Absolutely! A critic who thinks that he or she is the arbiter of good taste is delusional. I like to read thoughtful, well-written insights that will help me either appreciate a work or decide whether I want to invest my time in reading it myself. The best critics are those who see their work as part of a conversation and not a lecture.

    Great post–thanks!

    • Teresa says:

      Yes, a conversation! I think that idea of criticism as conversation might be why blogs appeal to me so much. Bloggers welcome comments and are in dialogue with their readers, which I think encourages us not to see our views as final or the only valid view. Some print critics feel the same, I’m sure, but there’s a barrier between critic and general reader that makes it harder to have the conversation.

      • JaneGS says:

        I think you’ve hit on why I like blogging–reading and writing them–the conversation, the openness to comment and participate, and enlarge the scope of understanding.

  12. Stefanie says:

    Very much enjoyed this! I find it fascinating that there is such a regular conversation on blogs about criticism and what we as readers want it to do. I don’t know that critics themselves publicly discuss these issues. Like everyone else, I don’t need critics to be gatekeepers of taste and tell me what books are worthy. Presumably if a book is being reviewed in the first place there is something worthwhile about.

    • Teresa says:

      Once in a while, I’ll see critics talk about this stuff on Twitter–there was some talk about it after the Vanity Fair article. And that VF article was interesting to me partly because it gave a window into some critics’ thinking. What I wonder is how many critics pay attention to what readers say they want. They could learn a lot about that from reading blogs!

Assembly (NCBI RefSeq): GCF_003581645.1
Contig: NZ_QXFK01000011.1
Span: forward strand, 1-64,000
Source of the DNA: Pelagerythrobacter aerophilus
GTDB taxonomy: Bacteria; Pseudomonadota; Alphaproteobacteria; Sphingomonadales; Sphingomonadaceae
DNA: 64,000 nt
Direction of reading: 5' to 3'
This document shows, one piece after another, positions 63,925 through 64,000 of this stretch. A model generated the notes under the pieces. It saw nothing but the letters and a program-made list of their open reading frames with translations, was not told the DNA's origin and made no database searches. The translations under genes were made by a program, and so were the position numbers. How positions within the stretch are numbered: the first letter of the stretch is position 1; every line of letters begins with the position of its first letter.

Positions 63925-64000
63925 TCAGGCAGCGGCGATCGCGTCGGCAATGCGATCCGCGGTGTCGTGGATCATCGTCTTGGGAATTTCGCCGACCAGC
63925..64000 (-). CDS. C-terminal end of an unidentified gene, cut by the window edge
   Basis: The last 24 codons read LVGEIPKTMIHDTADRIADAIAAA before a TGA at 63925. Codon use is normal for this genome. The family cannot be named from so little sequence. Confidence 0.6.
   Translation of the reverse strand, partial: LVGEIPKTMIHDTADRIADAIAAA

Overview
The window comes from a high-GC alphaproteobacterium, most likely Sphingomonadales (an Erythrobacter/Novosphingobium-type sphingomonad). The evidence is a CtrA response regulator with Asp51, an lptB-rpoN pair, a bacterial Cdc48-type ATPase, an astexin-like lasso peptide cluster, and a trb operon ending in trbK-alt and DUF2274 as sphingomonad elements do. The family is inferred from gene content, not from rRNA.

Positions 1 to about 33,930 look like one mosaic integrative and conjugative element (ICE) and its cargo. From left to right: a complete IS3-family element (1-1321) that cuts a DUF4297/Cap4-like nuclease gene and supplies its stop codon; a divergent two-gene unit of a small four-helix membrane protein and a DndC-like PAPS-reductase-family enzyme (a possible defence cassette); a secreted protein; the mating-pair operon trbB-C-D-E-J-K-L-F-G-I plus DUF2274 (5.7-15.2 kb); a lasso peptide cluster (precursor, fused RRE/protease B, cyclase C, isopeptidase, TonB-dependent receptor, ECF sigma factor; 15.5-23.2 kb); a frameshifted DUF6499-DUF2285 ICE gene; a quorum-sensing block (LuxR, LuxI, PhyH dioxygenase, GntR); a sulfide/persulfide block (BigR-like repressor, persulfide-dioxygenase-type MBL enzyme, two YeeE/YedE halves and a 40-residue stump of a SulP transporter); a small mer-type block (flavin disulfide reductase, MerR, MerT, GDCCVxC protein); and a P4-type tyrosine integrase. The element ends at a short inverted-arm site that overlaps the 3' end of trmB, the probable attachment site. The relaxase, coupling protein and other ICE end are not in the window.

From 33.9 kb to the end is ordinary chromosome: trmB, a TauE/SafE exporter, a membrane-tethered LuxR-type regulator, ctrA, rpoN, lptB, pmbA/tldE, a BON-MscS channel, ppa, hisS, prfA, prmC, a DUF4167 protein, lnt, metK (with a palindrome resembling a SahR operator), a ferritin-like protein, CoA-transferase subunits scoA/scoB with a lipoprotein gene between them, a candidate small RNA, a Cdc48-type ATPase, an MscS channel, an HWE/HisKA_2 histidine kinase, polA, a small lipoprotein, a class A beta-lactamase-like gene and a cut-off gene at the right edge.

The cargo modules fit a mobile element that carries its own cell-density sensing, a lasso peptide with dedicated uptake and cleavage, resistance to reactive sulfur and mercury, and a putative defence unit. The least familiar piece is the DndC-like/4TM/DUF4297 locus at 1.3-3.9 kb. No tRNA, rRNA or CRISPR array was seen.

13. Nicola says:

    Good post. I think it’s why so many of us prefer to take our reading recommendations from trusted fellow bloggers who share our tastes. Today’s newspapers all carried glowing full page reviews for the new JK Rowling, but really, what about giving some other new voices some space?

    • Teresa says:

      Variety is one of the things that keeps blogs so lively and interesting. There are lots of posts to read about the hot new book if you want to read about it, but there’s plenty of other stuff to.

  14. How wonderful – I go on vacation and suddenly everyone agrees with me (“apparently,” ha ha ha ha!).

    I am enough of an Appreciationist that I subscribe to an inverted Sturgeon’s Law where 90% of everything is good – or 70% – or maybe 50% – way more than 10%, anyways. Most of those works are trivial, but that is another critical idea entirely, far off topic. I read so many book blogs not to confirm my approach, but to challenge it, to learn new ones. Maybe I do not learn them so well – off topic, again.

    That Vanity Fair piece is maybe more of a kind of status-marking exercise than an act of criticism.

    • Teresa says:

      I figure that most stuff that gets published has some kind of value, even if I personally don’t value it. Figuring out what merit there is in a book makes me a happier reader than seeking out all the flaws.

      Some of the people quoted in the Vanity Fair piece seem to enjoy the idea of noting that the emperor has no clothes, when the truth is that the emperor is wearing an out they believe is undignified.